Nevermind the actual future of the AAF. It’s genuine fun while boasting many former New York faces is the real sticking point.
Diehard football fans can’t help but glance at an AAF (American Association of Football) game.
It represents yet another attempt to have football become a year-around sport. The greater New York fan can reminisce about some failed yet entertaining leagues that began to surface nearly 50 years ago.
Over the past two weekends, the game has proven that it has a certain allure without kickoffs, extra points, and a shortened play clock. A heightened pace certainly can be somewhat appealing.
Yes, there are plenty of unrecognizable names to the average fan, but there also have been some eye-popping plays along the way.
To the average Giants’ or Jets’ fan, there will be some names that catch your attention. In last Saturday’s Atlanta-Arizona game, former recent Jet free agent quarterback John Wolford—a third-string candidate cut after the final preseason game this year—was on center stage. The NFL castaway leads the league in touchdown passes and is third in the league in yardage
Nick Folk, whose free agency after the Jets didn’t work out, again has shown his strong leg in the desert. Jhurrell Pressley, who was on the Giants’ practice squad last season until early November, is the third leading rusher.
Atlanta employs quarterback Matt Simms, who had a cup of coffee with the Jets among other teams, and Dylan Donahue, whose once promising Jets’ career was squelched by two DUI charges.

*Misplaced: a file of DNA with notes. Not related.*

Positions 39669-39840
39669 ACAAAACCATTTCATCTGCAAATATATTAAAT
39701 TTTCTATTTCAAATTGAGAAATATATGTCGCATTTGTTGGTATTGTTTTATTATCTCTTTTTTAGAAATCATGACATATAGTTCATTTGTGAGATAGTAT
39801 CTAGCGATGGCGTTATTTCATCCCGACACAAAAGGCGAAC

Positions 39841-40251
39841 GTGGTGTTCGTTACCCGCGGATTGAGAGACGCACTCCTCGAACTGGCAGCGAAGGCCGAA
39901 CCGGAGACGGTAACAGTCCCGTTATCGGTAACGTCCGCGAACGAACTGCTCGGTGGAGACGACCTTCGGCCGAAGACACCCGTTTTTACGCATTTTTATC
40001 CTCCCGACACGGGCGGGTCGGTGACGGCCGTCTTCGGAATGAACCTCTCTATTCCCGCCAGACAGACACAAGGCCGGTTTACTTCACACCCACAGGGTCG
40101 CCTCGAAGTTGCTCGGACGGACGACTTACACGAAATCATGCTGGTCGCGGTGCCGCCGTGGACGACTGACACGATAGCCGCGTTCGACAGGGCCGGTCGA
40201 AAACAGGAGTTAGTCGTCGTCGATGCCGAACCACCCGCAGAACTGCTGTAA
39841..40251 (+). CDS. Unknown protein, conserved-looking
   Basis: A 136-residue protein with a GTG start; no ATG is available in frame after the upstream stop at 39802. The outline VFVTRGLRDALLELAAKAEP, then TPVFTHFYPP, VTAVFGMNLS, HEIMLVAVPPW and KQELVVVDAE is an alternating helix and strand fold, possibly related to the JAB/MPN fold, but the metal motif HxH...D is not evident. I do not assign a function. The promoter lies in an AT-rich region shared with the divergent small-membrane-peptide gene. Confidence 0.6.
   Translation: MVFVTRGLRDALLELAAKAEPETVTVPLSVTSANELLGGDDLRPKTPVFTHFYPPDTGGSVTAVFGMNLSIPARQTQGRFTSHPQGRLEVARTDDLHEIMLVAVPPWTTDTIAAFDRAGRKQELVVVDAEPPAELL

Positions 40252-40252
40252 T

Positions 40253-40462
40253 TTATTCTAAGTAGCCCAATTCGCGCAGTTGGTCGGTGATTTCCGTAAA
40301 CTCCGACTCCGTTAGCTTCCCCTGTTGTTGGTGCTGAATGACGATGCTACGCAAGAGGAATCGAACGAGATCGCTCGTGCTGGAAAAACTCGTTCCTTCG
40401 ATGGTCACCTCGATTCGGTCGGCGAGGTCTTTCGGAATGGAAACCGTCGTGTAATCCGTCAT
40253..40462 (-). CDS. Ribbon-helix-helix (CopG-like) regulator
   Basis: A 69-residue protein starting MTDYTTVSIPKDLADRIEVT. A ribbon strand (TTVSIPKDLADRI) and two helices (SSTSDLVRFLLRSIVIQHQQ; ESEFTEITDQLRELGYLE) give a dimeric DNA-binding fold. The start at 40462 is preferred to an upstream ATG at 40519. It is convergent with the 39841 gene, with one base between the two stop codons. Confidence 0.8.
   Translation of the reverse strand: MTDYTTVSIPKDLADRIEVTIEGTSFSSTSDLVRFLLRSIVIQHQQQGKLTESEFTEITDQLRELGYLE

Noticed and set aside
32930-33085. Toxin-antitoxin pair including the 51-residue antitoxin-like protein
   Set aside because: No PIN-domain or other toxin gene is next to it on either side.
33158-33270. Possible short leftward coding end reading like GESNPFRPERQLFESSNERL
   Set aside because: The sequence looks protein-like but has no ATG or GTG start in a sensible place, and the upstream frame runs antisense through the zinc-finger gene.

Former controversial Jet quarterback Christian Hackenberg was supposed to find new life with the Memphis Express as a ticket back to the NFL, but he has been relegated to the bench after another of his subpar performances.
The league is littered with players who either couldn’t make an NFL roster or ones that had a brief stay on one. It doesn’t appear to be a triple or double-A farm team for the big league. Yet, players like Wolford and Folk could find their way back.
In 1974, the World Football League took a different approach with summer to winter football beginning in June. Its rosters were filled with a majority of NFL players who were recently retired or in the twilight of their careers, looking for a quick payday toward their golden years.
The new league’s timing was perfect as the NFL Players Association was pursuing higher salaries before an eventual two-month strike began before the season.
Howard Baldwin brought a WFL franchise to New York and called them the New York Stars. He chose Vito “Babe” Parilli—mostly recognized as Joe Namath’s backup—as their head coach.
The roster quickly was filled with former Super Bowl 3 legends George Sauer, John Elliott, Randy Beverly, John Dockery and Sam Walton along with some other aging stars.
If you’re a diehard Jets’ fan, this was great. Some of the players who made your dream come true were in a different venue, and the regular NFL season was around the corner.
TVS Sports, remember them? And Home Box Office broadcast the Stars’ games and the immortal John Sterling and ex-Jet Matt Snell handled the broadcast duties.
The Stats played at Downing Stadium on Randall’s Island, used primarily for Columbia’s games and drastically in need of repair for its 20,000 seat capacity.
Like the AAF, the WFL initially drew interest as a new toy in the market, but the novelty soon became old as finances got in the way.
The Stars left New York in early November and moved to Charlotte. Less than a year later, the 13-team experiment was over.
New York-New Jersey would later make their mark for three years in the USFL with Herschel Walker beginning the headliner and ex-Giant Maurice Carthon doing his apprenticeship there.
History suggests the AAF will have another short lifespan. However, they recently had a better rating than the NHL, if that is a major mover.
New Yorkers will get another taste of offseason football when the XFL resurrects itself in February 2020.
Whatever the case, football out of its typical season can be fun, especially if money and lack of interest don’t get in the way.